Greta was usually patient and kind, but quickly gave up trying to help me sort things out, because (it’s not real if) my words were not in the dictionary (she declared). Therefore, I insisted that maybe the people forgot to write down these words in the dictionary and/or maybe that dictionary-book couldn’t hold any more; perhaps she could find a bigger dictionary which (obviously) would have more words and everything else the smaller dictionary-book was missing.  I was desperate.  But, I didn’t yet know how to read and understand a dictionary all by myself; there were no pictures in our dictionary-book at home to help me with matching a word-meaning to anything!  In the first place, why did people halfwittedly write books without pictures in them anyway?

And, if every word in existence was written in the dictionary, then how is it that we had storybooks with additional words and nice pictures?  Horrified to imagine — what if the only books in the world were dictionaries!  No pictures, no adventure stories, all would be doltishly boring and yucky.  I knew Greta’s answers were wrong, even though I did not yet know the correct answer to my dilemma.  Maybe Greta was too tired — because I suggested that perhaps we could write these missing words into the dictionary, but she wasn’t willing to help fix that problem either.  No matter how much I explained everything, argued, begged, then cried, Greta didn’t care to receive any more of my reasoning, nor to take in my hopelessly sad face pleading with her.  My big sister issued me her signature brush-off, with batting hands flung exhaustively [and it wasn’t merely the brush-off or the special way she tossed her head with additionally disgusted frown to top it off, that broke my heart. It was the absolute final dismissal] when she reproachfully exclaimed, “just move from me!”  Furthermore, Greta unyieldingly announced that my spelling words (the entire list!) were “all a bunch of gibberish” — conversation was over!  I cried a lot — about everything and anything I couldn’t figure out.  And, no one understood the language of my questions.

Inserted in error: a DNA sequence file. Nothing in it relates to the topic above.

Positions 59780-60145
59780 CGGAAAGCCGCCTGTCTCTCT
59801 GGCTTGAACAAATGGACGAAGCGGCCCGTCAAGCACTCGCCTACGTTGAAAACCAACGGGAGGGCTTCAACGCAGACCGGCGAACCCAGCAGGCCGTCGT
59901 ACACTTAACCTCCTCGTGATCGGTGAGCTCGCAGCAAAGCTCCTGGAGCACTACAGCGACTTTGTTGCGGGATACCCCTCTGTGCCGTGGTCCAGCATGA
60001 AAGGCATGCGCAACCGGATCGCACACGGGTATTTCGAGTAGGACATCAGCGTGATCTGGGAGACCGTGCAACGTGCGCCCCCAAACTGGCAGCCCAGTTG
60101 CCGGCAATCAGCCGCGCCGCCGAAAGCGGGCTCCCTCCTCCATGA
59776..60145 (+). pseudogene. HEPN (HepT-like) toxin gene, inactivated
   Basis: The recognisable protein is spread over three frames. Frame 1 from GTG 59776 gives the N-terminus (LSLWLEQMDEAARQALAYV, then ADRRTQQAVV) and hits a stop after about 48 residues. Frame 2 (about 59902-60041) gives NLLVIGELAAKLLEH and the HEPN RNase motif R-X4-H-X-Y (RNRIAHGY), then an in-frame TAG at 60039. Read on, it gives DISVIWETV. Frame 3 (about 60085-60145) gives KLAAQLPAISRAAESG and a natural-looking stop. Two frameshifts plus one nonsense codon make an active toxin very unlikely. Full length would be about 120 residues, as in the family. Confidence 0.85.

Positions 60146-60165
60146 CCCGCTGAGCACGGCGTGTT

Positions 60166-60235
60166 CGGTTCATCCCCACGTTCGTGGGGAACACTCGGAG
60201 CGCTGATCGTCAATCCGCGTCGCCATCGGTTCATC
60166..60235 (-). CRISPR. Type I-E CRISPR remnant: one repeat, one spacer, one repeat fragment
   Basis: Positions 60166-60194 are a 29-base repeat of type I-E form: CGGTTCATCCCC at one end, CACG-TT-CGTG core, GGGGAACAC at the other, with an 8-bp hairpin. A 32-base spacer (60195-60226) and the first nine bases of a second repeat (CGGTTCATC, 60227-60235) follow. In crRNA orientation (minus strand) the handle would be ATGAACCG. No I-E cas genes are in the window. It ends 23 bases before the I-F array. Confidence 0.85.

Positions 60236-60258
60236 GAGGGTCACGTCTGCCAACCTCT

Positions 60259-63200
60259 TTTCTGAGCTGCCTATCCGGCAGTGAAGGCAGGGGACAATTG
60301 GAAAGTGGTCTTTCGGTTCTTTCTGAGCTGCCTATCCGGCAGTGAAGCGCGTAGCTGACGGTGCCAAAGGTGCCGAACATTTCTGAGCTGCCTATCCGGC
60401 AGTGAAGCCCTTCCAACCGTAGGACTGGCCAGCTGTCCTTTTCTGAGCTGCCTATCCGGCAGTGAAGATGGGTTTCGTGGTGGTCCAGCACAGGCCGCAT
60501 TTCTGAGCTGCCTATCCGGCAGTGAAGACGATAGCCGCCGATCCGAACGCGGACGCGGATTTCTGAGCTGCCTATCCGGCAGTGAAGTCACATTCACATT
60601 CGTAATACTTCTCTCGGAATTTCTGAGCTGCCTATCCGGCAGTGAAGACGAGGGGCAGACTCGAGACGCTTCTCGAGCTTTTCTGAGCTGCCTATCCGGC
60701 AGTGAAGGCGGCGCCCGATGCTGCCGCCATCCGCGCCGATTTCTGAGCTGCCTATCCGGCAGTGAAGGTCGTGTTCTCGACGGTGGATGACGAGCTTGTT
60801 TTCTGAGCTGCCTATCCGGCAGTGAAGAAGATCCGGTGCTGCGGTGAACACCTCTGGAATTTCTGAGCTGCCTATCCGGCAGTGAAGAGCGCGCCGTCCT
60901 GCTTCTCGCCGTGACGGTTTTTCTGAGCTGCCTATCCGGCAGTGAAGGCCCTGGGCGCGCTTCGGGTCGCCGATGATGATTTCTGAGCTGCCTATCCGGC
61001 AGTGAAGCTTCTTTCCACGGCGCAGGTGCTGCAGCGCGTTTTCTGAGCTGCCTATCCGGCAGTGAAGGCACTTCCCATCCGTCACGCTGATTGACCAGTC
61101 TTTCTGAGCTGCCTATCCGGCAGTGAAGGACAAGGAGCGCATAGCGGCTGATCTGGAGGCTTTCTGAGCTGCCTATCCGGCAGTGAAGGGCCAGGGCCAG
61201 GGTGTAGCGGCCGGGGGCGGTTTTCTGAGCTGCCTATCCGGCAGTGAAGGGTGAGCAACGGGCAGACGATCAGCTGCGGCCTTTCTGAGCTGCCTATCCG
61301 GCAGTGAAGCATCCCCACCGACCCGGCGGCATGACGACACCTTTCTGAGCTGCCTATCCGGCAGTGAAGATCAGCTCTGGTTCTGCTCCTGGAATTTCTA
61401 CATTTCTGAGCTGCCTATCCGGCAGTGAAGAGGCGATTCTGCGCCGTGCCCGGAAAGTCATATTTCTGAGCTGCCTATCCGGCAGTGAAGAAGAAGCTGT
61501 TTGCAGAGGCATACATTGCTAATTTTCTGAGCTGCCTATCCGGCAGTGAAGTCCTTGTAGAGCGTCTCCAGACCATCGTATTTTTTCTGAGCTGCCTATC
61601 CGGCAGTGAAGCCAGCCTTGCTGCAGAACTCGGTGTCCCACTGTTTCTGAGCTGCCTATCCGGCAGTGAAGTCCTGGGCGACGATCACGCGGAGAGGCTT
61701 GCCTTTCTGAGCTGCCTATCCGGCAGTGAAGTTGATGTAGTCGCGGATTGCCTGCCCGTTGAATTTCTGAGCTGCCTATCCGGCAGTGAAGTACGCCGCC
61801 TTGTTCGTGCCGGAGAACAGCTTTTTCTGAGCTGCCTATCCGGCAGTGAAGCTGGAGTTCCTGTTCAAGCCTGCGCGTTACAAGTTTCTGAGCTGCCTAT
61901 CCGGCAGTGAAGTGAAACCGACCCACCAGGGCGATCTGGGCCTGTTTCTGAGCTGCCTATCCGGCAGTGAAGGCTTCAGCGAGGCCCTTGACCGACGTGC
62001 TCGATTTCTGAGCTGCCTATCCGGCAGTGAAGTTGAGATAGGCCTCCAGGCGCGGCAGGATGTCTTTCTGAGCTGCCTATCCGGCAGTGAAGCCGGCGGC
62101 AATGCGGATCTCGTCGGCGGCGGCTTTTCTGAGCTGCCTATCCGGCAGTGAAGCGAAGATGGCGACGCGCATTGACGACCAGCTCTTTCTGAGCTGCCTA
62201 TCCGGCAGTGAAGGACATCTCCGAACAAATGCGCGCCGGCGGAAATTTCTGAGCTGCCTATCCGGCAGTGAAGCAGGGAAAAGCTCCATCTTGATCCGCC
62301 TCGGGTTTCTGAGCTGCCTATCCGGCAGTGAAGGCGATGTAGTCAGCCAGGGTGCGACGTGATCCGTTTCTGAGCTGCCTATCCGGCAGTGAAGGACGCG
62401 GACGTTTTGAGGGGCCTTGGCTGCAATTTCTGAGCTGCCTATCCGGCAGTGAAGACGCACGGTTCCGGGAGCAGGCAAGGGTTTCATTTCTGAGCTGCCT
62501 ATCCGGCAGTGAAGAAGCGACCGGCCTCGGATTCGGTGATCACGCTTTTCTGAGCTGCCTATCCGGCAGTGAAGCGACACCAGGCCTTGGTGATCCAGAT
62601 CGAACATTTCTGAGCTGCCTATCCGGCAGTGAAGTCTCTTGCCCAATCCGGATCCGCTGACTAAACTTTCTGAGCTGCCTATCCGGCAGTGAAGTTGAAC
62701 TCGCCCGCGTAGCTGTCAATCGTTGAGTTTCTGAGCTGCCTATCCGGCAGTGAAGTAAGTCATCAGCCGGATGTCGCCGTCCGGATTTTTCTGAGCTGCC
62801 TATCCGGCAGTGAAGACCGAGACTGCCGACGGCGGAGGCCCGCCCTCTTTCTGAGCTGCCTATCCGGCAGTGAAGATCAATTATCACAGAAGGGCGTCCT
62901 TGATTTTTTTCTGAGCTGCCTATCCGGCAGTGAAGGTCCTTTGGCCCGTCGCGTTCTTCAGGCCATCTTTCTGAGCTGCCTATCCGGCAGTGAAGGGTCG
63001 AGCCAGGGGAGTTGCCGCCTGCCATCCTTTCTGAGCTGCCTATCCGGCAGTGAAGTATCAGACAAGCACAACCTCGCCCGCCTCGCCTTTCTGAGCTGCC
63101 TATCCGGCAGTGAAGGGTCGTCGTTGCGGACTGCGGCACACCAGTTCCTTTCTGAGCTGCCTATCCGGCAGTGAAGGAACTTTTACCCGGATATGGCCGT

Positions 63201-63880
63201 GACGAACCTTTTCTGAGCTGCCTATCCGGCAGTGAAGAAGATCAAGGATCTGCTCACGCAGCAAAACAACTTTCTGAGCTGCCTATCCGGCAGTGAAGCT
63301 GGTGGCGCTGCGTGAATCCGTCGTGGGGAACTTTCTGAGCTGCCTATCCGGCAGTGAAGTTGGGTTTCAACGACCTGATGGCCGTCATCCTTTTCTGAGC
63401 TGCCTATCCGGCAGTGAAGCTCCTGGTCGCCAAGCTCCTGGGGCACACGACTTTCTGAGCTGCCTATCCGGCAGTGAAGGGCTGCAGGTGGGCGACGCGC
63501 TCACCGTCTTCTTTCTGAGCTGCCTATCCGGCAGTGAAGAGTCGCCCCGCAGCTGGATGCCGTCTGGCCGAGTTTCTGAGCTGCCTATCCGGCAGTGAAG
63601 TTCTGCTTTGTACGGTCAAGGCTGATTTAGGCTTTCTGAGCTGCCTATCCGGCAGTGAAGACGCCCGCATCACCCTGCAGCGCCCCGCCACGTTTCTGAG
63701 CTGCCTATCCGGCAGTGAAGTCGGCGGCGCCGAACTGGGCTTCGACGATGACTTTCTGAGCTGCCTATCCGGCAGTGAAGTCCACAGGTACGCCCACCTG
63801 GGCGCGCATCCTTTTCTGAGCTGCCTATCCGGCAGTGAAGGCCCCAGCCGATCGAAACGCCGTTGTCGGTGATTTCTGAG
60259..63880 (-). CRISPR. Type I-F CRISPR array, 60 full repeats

Thankfully, advancing at school, later I learned about vowels and other special ingredients in words — so, maybe my words, Ympmn, Utylur, Sndymhur,… were somewhat wrong – at the time, for the English language.  And, that’s when I also wondered that maybe my kind, patient, loving sister, probably did not know about all the special rules with words yet, either.  Eventually, when I was 8 years old I knew mostly everything. By then I was dauntless — whatever was unfavorable, I questioned or challenged until matters subjectively aligned with my common sense.

My family still laugh that I was a curiously strange little one. I was always creatively troubleshooting — which relatively, can mean numbers of things — depending on who you ask regarding a bit about me.  My transformation to becoming an exceptionally strong reader, a disturbingly creative writer and an unbelievably analytical thinker, did not come easily.  Now, this is actually quite funny — no one was able to decipher that I had created a list of passwords for the internet (ahead of the times), decades ago when I was merely a tot.  It’s a bit unfortunate that my siblings only remember a handful of my pass-words. So, who’s laughing now?

Basically, that’s the scoop on me, about my passion with writing and preoccupation with accounting for things.  If any details unaccounted for, it’s because this page isn’t long enough to round off all the math.

“I suppose I shall have to live now.” E.M. Forster, A Room with a View